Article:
Is Microsoft more like Pacquiao or Lebron – and why should we care?
As a longtime Cavaliers season ticketholder, I have spent more time than I should have trying to divine what could possibly have been going through Lebron’s mind when he decided to “take his talents to South Beach.” Popular wisdom tells us that he wanted a ring – he was simply pursuing his longstanding professional goal. Recently though, I have come to believe that Wade did not attract Lebron with the promise of achieving his professional ambition– he actually gave Lebron an excuse to run away from something bigger still – an opportunity to transcend his sport and become a true leader.
For those of you who don’t know Manny (Pacman) Pacquiao, he is arguably the best professional boxer of all time. He is an eight-division world champion and the first boxer in history to win ten world titles in eight different weight divisions. …And, most notably, he has emerged as a national hero inside his native Philippines. In fact, he has parlayed his singular athletic success into a burgeoning political career – and was recently elected to congress in a landslide victory. Police report that there is a measurable drop in crime when Pacquiao fights; everyone watches. He has embraced his larger role as a transformational leader – in fact, in the lead up to his latest title bout, he confounded his trainers by jumping on a plane to campaign for Harry Reid’s reelection campaign – he wants it all and he is willing to take on the multitude of pressures of maintaining his world champion boxing status and serving as a societal role model, a cultural icon, and a political leader.
Consider this – if Pacquiao were to leave his homeland, his influence in the Philippines would be erased and could never be replicated (even if he returned). If “the Pacman,” in his secret inner heart, was afraid or unwilling to take on the mantle of true leadership that comes with transcending his sport; he could find a safe way out by manufacturing an excuse to immigrate from the Philippines – perhaps to focus on his boxing or some other myopic rationale.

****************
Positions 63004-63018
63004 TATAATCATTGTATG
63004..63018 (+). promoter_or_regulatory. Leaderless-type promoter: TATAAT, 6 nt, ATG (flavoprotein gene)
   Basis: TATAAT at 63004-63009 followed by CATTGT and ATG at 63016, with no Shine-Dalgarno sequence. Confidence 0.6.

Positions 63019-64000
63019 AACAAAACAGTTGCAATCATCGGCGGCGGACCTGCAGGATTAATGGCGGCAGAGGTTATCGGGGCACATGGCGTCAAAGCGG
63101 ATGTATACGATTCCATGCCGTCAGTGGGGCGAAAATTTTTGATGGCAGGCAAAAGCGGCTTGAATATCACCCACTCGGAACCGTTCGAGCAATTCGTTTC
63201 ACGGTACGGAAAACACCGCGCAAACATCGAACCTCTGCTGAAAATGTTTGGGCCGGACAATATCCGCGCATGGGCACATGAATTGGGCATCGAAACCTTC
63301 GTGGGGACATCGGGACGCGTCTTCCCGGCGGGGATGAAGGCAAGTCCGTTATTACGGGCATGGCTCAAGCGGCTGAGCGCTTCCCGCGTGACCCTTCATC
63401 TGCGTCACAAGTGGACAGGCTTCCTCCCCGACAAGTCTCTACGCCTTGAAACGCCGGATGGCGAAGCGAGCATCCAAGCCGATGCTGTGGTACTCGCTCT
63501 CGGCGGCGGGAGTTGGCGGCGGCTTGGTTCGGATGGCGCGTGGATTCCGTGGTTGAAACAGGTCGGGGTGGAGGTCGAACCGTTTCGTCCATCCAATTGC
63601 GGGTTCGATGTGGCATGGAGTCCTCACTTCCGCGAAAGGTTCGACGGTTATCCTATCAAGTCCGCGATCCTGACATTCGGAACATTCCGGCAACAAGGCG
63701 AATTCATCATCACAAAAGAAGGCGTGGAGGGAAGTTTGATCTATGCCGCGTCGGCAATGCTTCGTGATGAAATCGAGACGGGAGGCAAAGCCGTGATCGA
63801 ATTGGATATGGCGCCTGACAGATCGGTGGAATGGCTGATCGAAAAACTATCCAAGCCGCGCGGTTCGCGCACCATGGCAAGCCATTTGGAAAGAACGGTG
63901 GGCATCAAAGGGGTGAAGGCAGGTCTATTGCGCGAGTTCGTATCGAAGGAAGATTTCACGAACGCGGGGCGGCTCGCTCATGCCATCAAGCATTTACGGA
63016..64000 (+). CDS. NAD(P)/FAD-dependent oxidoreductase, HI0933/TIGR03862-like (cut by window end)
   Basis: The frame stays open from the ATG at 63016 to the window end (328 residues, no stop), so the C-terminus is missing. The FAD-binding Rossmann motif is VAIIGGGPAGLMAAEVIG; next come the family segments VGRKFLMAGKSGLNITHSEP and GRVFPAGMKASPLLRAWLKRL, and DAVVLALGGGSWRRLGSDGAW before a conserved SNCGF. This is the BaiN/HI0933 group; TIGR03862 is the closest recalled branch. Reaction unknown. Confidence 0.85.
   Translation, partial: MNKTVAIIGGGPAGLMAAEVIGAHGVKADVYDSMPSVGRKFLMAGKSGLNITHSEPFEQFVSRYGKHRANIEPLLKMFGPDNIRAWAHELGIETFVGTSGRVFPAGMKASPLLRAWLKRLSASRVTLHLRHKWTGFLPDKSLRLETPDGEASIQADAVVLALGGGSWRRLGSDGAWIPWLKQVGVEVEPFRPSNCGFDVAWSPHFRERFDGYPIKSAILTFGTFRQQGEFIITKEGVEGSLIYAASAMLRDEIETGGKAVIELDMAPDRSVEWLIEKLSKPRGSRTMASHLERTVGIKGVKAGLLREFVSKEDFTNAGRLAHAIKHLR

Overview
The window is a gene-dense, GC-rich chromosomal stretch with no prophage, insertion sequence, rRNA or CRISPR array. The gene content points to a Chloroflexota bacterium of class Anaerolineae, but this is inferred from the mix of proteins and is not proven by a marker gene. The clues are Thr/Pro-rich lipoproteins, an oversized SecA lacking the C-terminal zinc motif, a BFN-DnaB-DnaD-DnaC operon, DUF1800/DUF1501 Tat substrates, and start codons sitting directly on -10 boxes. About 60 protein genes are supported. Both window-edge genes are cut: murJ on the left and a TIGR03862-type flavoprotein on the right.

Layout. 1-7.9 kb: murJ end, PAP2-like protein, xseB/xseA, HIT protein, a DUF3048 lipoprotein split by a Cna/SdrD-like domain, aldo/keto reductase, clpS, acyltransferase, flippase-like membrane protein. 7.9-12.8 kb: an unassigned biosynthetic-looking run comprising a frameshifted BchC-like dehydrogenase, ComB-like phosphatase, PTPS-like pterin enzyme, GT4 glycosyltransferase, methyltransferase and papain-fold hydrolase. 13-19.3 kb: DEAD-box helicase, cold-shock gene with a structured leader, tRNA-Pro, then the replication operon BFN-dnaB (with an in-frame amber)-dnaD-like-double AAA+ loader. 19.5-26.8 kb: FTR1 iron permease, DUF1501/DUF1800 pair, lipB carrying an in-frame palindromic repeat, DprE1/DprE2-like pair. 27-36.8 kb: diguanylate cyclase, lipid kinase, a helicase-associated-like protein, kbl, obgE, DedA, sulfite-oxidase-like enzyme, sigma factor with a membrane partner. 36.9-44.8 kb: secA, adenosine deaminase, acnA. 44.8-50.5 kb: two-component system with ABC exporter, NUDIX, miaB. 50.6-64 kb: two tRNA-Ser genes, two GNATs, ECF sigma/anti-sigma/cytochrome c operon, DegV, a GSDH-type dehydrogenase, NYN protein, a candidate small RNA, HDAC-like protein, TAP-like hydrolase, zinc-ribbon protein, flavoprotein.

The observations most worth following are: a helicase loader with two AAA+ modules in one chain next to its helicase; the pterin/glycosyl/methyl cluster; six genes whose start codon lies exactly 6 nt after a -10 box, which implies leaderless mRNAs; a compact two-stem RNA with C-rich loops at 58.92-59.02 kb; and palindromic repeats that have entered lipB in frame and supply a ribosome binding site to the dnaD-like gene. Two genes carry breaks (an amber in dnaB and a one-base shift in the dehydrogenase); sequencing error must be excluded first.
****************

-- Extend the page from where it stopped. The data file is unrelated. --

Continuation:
Let’s go back to the one time “Chosen One,” Lebron James. He was born and raised in Northeast Ohio, went right from high school into the NBA, and had played (until “The Decision”) his entire career in Cleveland. The pride, the energy, and admiration that Lebron garnered in this part of the country was off the charts – not to mention the hundreds of millions of $$ he brought to this hard hit economy.
Now consider this – if Lebron’s decision had been to stay in Cleveland and commit to building both the Cavs and the region, he would have committed himself to Parcquiao’s journey – the expectation that he be more than an athlete would have been unavoidable (and inescapable). I think this young man could not hack it – he did not want to walk away – he wanted to run as fast as he could from this burden – a burden that he never wanted in the first place.
What’s this have to do with Microsoft? (stick with me here)
Microsoft is the world champion of business and desktop software. Their unparalleled success has fostered a large, dependent community of partners, developers, and consumers (a community that is in some ways analogous to Northeast Ohio or the Philippines). This community looks to Microsoft as more than just a software supplier – their personal and professional skills are highly dependent on their MSFT-centric skills – that means both revenue and self-worth are also tied up (dependent upon) MSFT. MSFT has transcended the role of software supplier (somewhat awkwardly in many cases one has to admit) to become a social/societal leader.
Now, it’s no secret that MSFT took a shellacking in the mobile phone market – but rather than cede this brave new world, they have come back hard with Windows Phone 7 and a strategy that includes a laser focus on the developer experience. With a steep hill to climb and their reputation on the line, Microsoft is not abandoning the faithful or the strengths that made them what they are.
No excuses – and no Lebron. Microsoft is the Pacman of the Smartphone.
- ► 2012 (14)
- ► 2011 (10)